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Minoxidil, in addition to its effect on hypertension and hair growth, has been proposed as a potential antifibrotic agent. Minoxidil inhibits the contraction of collagen lattices by human fibroblasts in vitro. However, the mechanism of inhibition is unknown. As minoxidil is metabolised in the body to minoxidil glucuronide and minoxidil sulphate, we investigated the potencies of these metabolites to inhibit collagen lattice contraction. We also studied selected analogues of minoxidil to assess the influence of certain functional groups in the inhibition. The major metabolite, minoxidil glucuronide, proved to be inactive, whereas minoxidil sulphate was considerably more active than minoxidil. In terms of the structural analogues, the substitution of one amino group by a methyl group resulted in loss of the inhibitory activity; removal of the nitroxide oxygen led to stronger inhibition than with minoxidil. Further studies are planned to learn more about a possible role for minoxidil in wound contraction.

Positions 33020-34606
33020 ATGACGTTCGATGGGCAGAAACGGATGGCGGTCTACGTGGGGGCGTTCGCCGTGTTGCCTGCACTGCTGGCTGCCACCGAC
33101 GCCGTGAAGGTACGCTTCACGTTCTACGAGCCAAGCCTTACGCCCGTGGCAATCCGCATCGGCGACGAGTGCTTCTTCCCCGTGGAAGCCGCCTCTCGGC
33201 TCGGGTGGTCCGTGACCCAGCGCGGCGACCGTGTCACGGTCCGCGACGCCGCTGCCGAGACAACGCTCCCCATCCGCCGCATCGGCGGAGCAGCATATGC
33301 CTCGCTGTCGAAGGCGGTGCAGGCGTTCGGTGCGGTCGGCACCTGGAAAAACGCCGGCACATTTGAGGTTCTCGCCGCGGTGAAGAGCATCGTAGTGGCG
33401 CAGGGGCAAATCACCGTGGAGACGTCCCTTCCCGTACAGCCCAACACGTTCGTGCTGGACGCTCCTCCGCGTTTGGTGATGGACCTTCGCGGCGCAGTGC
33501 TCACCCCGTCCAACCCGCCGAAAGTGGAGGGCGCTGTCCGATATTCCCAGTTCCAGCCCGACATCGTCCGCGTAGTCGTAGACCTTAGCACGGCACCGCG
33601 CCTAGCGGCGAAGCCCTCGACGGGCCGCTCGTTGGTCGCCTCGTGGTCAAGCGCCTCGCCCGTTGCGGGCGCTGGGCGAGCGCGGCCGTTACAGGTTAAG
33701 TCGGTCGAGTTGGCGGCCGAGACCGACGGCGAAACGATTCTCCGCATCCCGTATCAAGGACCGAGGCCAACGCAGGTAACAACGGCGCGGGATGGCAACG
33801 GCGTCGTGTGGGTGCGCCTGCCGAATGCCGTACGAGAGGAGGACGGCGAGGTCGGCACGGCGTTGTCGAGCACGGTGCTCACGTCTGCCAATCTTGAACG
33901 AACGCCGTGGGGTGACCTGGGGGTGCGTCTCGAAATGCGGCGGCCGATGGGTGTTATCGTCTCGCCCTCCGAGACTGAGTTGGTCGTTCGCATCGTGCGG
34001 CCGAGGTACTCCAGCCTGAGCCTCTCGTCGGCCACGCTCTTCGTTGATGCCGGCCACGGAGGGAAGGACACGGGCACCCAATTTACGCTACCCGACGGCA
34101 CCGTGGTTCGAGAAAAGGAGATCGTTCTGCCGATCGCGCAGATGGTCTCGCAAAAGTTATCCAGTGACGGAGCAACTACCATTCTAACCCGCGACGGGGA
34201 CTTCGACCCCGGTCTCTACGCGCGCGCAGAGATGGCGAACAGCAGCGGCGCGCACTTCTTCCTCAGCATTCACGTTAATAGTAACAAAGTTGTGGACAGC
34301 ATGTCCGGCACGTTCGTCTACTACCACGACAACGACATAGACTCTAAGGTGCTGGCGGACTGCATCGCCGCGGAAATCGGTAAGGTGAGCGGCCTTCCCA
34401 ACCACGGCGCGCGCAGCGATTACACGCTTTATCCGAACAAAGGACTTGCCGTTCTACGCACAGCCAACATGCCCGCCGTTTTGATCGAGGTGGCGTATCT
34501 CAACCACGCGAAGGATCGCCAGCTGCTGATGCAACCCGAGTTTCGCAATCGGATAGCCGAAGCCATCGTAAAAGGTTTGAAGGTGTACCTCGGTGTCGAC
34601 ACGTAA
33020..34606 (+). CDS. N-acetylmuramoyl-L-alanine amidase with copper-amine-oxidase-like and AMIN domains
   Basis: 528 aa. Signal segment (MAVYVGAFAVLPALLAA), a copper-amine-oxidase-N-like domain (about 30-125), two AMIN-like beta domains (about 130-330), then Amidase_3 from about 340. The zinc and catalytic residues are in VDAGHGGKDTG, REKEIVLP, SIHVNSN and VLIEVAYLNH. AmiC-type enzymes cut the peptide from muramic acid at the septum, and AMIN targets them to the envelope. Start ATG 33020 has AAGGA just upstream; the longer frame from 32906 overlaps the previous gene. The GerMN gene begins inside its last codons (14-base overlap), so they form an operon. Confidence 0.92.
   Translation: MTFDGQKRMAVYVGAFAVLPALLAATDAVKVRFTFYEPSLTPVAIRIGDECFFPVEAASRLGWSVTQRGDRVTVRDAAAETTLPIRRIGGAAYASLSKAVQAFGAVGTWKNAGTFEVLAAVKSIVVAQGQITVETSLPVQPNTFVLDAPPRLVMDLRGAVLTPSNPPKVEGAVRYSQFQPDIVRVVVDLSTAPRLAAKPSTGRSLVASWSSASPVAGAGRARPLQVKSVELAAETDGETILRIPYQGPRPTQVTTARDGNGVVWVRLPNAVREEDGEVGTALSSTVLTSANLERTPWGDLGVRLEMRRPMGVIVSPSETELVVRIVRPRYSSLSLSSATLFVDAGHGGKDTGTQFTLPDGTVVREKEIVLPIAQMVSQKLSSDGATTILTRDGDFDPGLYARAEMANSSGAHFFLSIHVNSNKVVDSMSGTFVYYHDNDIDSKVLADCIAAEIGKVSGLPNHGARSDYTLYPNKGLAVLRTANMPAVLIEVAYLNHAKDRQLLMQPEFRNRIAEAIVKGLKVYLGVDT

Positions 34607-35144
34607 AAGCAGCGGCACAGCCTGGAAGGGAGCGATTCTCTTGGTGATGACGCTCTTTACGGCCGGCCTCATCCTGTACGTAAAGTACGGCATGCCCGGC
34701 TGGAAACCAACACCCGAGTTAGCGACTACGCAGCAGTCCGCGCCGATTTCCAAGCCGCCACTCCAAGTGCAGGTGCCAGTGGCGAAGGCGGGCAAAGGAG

Journal article


Br J Plast Surg

Publication Date





154 - 160


Animals, Cells, Cultured, Collagen, Fibroblasts, Humans, Microscopy, Electron, Minoxidil, Rats, Skin, Time Factors